White Meat vs. Dark Meat Turkey for a Healthy Thanksgiving

White Meat vs. Dark Meat Turkey for a Healthy Thanksgiving

Does white meat vs. dark meat turkey make a difference to the health quotient of your Thanksgiving dinner? Time for a white meat vs. dark meat debate in this post from BioTrust.

Whether it’s the holiday season or you’re just looking to drop a few pounds, how many times have you heard that you should go for the white meat instead of the dark meat? By and large, when it comes to turkey (and chicken), you’ve likely been conditioned to believe that white (breast) meat is “better” and “healthier” than dark (thigh and leg) meat…but is that actually true?

For this white meat vs. dark meat turkey faceoff, let’s take out the figurative carving knife. Is there any truth to the common notion that white meat is nutritionally superior to dark meat? Or, is it just another nutrition myth that needs to be busted?

What Makes Dark Meat Dark?

To start, let’s peel back the skin, so to speak, and dig into what makes dark meat dark and white meat white. Speaking of skin, in this white meat vs. dark meat turkey faceoff, we’ll specifically be referring to skinless meat.

Why? There’s no nutritional difference between the skin found on white meat vs. dark meat. But if you’re interested, the skin is a dense source of calories (390 calories per 3-ounce serving) and fat (76% of calories), and it does provide some protein (20 grams per 3-ounce serving) and micronutrients (e.g., B12).

So, what gives meat its color? It comes down to a protein called myoglobin. Let’s take a step back for a moment. Both dark and white meat is largely made up of the muscles. Myoglobin is a protein that stores oxygen, which is necessary to fuel activity. The darker the meat, the greater the concentration of myoglobin.

Think about it for a second…when talking turkey (and chicken), you’ll find the dark meat in the legs and thighs. Considering that these flightless birds spend the majority of their time walking, it makes sense that they store more myoglobin in the very muscles that power them around, right?

Facts Are Facts: White Meat vs. Dark Meat

White Meat Vs. Dark Meat: Facts are factsOkay, so with that little poultry science lesson under your belt, let’s let the facts speak for themselves—the nutrition facts, that is. Here’s a side-by-side comparison of the nutrition facts of a standard 3-ounce serving of roasted, skinless white meat vs. dark meat.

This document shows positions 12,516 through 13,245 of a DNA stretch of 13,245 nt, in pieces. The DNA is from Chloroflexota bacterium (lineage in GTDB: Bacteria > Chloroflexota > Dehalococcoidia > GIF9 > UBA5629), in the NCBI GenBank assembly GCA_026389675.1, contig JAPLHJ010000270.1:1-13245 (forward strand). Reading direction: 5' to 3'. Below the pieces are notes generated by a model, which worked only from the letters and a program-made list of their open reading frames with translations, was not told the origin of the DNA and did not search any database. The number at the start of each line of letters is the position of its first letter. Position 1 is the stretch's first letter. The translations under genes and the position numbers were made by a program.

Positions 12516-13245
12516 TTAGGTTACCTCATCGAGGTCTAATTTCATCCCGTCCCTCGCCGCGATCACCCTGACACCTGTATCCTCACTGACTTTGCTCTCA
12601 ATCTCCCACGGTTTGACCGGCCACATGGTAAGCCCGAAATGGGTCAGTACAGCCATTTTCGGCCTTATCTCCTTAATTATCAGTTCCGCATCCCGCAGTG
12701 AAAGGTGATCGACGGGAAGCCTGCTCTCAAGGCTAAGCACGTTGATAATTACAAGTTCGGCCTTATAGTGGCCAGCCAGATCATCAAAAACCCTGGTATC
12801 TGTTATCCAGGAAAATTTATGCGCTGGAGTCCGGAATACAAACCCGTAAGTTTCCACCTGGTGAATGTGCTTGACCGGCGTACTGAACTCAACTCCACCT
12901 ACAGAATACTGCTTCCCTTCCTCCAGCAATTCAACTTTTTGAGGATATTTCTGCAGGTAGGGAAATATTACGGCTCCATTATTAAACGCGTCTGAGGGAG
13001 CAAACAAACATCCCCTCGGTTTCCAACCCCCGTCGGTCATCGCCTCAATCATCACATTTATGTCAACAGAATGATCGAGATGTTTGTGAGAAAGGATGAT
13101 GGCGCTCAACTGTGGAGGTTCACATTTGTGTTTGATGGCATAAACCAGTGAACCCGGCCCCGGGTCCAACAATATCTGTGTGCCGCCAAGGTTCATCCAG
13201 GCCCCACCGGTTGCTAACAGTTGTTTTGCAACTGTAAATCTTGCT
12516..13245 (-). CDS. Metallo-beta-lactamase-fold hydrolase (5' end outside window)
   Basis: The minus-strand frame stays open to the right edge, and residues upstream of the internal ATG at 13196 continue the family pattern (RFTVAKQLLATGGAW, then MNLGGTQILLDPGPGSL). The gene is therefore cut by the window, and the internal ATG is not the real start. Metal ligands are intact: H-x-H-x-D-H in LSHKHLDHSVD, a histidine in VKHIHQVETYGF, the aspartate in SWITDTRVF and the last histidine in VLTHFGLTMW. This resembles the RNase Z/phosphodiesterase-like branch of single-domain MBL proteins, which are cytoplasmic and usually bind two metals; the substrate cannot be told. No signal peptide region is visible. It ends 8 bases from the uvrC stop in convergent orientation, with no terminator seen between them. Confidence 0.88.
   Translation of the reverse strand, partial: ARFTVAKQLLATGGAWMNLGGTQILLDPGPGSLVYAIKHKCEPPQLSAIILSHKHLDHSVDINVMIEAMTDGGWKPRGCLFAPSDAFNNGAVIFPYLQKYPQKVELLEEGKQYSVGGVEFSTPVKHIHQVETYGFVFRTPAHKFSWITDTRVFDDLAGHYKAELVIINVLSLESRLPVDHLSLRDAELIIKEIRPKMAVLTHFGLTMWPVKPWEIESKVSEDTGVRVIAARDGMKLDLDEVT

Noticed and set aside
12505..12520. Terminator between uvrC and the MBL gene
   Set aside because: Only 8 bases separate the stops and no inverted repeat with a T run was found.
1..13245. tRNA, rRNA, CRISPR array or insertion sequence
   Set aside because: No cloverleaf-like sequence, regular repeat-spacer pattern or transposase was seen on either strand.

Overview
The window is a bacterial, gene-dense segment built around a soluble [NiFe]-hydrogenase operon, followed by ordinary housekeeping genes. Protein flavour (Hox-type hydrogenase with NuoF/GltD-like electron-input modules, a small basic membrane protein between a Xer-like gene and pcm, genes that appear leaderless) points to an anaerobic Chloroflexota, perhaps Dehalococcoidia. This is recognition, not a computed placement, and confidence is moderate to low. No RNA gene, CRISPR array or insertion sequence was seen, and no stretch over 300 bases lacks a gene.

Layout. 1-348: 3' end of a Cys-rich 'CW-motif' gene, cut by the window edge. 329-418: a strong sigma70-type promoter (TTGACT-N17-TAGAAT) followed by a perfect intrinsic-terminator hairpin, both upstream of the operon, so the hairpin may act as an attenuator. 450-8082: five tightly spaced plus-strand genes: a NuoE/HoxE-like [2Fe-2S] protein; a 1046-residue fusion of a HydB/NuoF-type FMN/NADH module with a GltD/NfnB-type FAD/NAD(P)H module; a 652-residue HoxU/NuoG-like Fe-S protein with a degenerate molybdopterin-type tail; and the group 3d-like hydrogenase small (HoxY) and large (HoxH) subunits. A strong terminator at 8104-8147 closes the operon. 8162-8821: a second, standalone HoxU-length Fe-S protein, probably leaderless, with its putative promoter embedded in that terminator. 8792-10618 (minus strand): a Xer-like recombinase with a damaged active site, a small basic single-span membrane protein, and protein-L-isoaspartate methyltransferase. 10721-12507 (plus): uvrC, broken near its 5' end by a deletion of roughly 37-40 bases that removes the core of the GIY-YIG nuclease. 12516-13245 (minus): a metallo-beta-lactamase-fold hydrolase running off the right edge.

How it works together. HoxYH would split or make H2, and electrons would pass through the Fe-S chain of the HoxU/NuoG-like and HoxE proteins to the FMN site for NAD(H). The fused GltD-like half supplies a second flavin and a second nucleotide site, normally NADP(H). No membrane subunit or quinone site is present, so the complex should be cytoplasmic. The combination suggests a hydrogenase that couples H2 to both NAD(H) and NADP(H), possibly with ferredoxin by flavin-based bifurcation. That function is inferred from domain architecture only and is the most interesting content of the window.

My guess is that your eyes may be drawn to the top to nutritional characteristics: Calories and fat. And if so, you may have noticed that a serving of white meat contains 15% fewer calories and 65% less fat.

In the case of the former, the difference in calories is not nearly as substantial as you might think; in fact, I’d go so far as to say that it’s negligible. And in terms of the fat content, while the difference is statistically significant, as we’ve talked about previously, low fat is not necessarily better. In fact, the long-standing low-fat ideology seems to have played a significant role in the obesity epidemic.

With that in mind, by no means do I think it’s necessary to choose white meat over dark meat simply based on the slightly higher amounts of calories and fat in the latter. By the way, a 3-ounce serving of dark meat turkey contains less fat than a similar-size serving of lean beef. And for what it’s worth, a 3-ounce serving of dark meat would provide only about 7.5% of the total daily value for fat intake on a so-called “low-fat, heart-healthy” diet.

Beyond that, both white and dark meat turkey are excellent sources of protein, with both providing a similar amount. However, there are some nutritional differences that are worth pointing out. Let’s take a look.

  • Dark meat contains over twice as much iron (which is an essential component of myoglobin), and with 1.22 mg per serving, you’ll hit 15% of your daily requirement if you’re a man or postmenopausal woman. [Note that premenopausal women typically need more, about 18 mg per day, to compensate for menstrual losses.] This probably has the greatest implications for women, athletes (especially younger females), and teens.
  • Dark meat packs over twice as much zinc, and with 2.98 mg per serving, dark meat provides 37% of a woman’s daily requirements and 27% of a man’s daily needs. Zinc is an essential mineral that’s involved in hundreds of metabolic reactions in the body.
  • White meat contains 75% more niacin than dark meat, and with 10 mg per serving, white meat provides 56% of the recommended daily amount.
  • White meat contains 75% more B6, and with 0.7 mg per serving, you’ll hit over half (54%) of your daily recommended target.
  • White meat contains more than twice as much B12, and with 0.3 µg per serving, white meat provides 12.5% of the recommended daily amount.

The Verdict Is in…

When it comes to the battle of white meat vs. dark meat turkey, white meat isn’t the clear-cut “winner” we’ve been led to believe. This is especially true given the minor differences in total calories and the inconsequential difference in fat content. Having said that, white and dark meat each have unique micronutrient advantages that may be particularly relevant to certain populations.

For instance, if you’re an athlete—particularly a young female athlete—the iron and zinc content of dark meat might make it a particularly valuable component of your nutrition plan. On the other hand, if you don’t eat many animal-based products, then the B vitamin content of white meat may make it a better choice.

Personal preference also plays a significant role. In other words, if you prefer the taste of dark meat, go for it! If white meat floats your boat, don’t let me stop you. Lastly, considering the complementary micronutrient profiles, the “best” strategy might be to eat BOTH.

Source: White Meat vs. Dark Meat Turkey— What’s ACTUALLY Healthier – BioTrust

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